It should be noted that the energy stored in completely annealed metallic materials is usually a small fraction of the enthalpy of fusion. Significantly higher enthalpies can be stored via subsequent plastic deformation. A high density of dislocations and low angle boundaries can be produced within the grains. These microstructural features indicate high values of stored energy that will undergo recovery and recrystallization at elevated temperatures [23]. Grain growth in coarse grained materials can take place by boundary migration controlled by bulk diffusion or GB diffusion [24].
The kinetics of grain growth for recrystallized grains driven by GB surface energy is commonly expressed by the following equation:
D n D 0 n = k 1 t
where D0 is the initial grain size, t is the annealing time, n is the grain growth exponent and k1 is a temperature dependent parameter. The n value is mainly decided by the stored energy. In this process, the stored energy was increased with increased pre-stretching deformation, as shown in Figure 10, which resulted in grain coarsening under the other same conditions. By contrast, it was also found that the growth of some grains was not obvious after solution heat treatment, and the growth of several grains was remarkable. The reason was that a higher volume fraction of LAGBs were caused within these grains, resulting in the coarse grains.
In order to further reveal the grain growth mechanism of the 2219 aluminum alloy sheets, in situ metallographic microscopy observation at elevated temperature was carried out. A sample with a pre-stretching deformation degree of 5% was sliced into 0.3 mm, polished and placed on the heating table of a high temperature metallographic microscope. The sample was heated to 535 °C at a heating rate of 10 °C/min. Figure 11 shows the metallographic structure evolution of three typical regions including A, B and C. Among them, region A contained many fine grains, region B had relatively coarse grains and region C had very coarse grains. It can be found that the phenomenon of grain growth was not obvious during the heating process, which exhibited the similar metallographic structure. After the temperature reached 535 °C, especially when soaking time was adopted at 6 min, obvious grain growth was caused. It illustrates that enough stored energy was produced, resulting in the grain coarsening.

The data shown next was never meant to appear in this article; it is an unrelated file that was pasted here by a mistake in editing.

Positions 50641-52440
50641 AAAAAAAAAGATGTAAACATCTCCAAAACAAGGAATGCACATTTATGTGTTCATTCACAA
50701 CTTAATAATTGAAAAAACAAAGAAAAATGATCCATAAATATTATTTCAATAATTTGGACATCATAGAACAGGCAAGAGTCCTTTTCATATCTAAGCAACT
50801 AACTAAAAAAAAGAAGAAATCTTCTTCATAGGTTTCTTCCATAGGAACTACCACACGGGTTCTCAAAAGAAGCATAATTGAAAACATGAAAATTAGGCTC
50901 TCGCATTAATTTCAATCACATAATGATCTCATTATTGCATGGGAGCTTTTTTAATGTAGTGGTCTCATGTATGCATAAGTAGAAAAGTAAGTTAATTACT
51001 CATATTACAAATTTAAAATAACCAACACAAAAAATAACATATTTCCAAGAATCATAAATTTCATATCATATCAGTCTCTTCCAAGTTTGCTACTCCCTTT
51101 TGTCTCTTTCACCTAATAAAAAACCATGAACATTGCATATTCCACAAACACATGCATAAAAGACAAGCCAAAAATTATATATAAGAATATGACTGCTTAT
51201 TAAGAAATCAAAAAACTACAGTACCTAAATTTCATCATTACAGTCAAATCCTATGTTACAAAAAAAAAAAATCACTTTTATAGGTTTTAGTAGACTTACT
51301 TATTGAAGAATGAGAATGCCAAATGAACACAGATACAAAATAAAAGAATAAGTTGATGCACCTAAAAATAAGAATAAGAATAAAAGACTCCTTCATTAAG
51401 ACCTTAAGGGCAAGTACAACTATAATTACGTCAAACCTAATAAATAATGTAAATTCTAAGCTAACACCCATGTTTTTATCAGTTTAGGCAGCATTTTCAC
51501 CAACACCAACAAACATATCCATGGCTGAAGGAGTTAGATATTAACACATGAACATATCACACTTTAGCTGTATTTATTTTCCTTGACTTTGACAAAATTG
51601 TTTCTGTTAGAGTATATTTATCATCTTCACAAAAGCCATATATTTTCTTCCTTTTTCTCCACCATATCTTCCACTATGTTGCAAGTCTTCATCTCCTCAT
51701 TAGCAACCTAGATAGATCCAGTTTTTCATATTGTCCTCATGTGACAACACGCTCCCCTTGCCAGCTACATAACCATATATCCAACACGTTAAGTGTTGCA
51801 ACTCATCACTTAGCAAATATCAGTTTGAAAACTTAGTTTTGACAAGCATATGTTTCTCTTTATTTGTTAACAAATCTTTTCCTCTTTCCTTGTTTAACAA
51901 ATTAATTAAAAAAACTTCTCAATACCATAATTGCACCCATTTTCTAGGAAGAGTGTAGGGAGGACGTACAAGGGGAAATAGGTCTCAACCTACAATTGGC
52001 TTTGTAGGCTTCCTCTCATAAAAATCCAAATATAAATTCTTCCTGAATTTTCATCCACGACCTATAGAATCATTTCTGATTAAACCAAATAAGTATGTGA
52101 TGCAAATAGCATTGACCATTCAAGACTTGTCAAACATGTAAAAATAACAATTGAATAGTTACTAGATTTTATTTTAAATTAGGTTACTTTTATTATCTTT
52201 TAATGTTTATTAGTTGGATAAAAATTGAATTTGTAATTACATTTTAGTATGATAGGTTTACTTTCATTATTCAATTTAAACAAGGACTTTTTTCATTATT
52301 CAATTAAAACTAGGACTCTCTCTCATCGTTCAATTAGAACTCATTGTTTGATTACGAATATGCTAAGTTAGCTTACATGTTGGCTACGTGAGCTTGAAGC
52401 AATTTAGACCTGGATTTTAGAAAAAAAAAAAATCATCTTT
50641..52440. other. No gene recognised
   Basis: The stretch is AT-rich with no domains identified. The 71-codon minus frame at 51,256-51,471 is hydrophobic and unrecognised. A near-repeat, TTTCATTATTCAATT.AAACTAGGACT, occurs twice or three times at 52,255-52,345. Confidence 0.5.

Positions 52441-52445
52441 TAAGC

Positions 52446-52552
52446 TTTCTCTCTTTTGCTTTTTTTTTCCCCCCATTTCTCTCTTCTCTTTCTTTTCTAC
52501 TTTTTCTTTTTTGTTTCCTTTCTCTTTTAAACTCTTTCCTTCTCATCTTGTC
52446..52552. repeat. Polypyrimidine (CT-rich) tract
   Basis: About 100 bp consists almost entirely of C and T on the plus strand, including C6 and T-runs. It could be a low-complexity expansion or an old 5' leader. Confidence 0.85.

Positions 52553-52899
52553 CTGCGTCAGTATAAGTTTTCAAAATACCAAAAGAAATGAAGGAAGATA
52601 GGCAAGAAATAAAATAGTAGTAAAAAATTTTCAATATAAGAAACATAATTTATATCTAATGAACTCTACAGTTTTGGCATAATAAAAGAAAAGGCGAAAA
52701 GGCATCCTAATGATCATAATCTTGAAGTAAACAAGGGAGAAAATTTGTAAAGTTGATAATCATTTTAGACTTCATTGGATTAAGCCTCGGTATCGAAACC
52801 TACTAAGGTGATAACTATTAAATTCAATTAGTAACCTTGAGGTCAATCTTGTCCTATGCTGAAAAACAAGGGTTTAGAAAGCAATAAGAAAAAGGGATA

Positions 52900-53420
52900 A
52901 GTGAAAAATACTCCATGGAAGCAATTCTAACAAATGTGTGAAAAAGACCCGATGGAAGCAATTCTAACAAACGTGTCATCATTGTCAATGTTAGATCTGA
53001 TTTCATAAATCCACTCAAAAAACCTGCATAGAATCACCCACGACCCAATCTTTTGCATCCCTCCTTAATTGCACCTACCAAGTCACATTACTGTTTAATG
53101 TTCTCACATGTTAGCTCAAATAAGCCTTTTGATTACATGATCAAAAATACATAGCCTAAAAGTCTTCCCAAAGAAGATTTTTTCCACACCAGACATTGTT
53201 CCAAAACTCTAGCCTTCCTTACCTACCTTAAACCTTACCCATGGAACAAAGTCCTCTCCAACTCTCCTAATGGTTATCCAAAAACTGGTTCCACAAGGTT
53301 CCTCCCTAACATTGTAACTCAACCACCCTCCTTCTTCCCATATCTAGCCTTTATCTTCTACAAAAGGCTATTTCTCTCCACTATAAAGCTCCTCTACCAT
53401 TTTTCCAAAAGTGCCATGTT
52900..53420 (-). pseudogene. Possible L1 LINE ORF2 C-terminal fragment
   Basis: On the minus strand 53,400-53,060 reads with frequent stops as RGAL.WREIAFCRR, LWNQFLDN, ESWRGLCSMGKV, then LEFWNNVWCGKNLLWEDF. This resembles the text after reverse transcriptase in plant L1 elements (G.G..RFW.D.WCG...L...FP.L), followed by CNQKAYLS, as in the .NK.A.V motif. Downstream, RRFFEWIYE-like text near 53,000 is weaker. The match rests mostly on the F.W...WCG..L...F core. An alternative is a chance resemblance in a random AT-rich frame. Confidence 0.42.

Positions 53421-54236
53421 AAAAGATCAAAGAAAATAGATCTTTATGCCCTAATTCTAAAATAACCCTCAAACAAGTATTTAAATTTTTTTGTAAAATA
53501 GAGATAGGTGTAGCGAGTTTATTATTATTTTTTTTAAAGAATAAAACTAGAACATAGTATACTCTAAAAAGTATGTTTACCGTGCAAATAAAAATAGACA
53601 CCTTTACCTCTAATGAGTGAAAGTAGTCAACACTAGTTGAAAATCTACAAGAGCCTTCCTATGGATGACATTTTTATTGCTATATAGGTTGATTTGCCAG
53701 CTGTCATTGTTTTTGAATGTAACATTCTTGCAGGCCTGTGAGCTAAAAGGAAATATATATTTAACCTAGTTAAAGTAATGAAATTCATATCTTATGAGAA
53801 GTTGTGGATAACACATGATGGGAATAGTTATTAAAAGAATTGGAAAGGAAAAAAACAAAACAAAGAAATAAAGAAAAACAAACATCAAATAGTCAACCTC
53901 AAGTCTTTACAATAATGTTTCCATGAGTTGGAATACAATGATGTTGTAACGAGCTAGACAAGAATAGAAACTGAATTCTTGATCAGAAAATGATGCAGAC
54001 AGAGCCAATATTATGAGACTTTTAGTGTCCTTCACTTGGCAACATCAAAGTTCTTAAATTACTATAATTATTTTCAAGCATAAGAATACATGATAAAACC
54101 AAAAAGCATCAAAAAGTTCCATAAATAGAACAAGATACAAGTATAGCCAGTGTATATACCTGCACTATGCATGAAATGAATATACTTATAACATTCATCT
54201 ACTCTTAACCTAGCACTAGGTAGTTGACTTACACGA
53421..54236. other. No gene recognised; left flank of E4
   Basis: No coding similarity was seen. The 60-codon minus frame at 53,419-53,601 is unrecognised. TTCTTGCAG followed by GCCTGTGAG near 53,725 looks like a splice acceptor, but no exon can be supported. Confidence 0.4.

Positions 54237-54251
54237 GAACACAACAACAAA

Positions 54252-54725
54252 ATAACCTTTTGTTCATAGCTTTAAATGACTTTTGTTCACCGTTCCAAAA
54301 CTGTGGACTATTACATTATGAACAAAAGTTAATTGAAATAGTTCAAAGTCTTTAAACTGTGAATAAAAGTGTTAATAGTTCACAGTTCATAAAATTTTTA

4. Conclusions

In this investigation, the OM and EBSD were used to characterize the grain structure of pre-stretched 2219 aluminum alloy sheets during solid solution treatment. The change of grain structure was discussed and the corresponding mechanism of grain coarsening was revealed. The following conclusions can be drawn from above discussion:
(1) The grains of 2219 aluminum alloy sheets grew up obviously during the solution treatment with increased pre-stretching. When the pre-stretching deformation reached 5%, the grain size was increased to 350 μm, being 250% higher than the grain size without pre-deformation.
(2) The critical pre-stretching degree was about 3%. No obvious change of grain structure was observed after solution treatment when the pre-deformation was less than 3%, which is similar to the sample without pre-stretching. However, once the pre-deformation exceeded 3%, the grain growth was significant, which suggests that the pre-stretching before solution heat treatment could not be larger than 3%.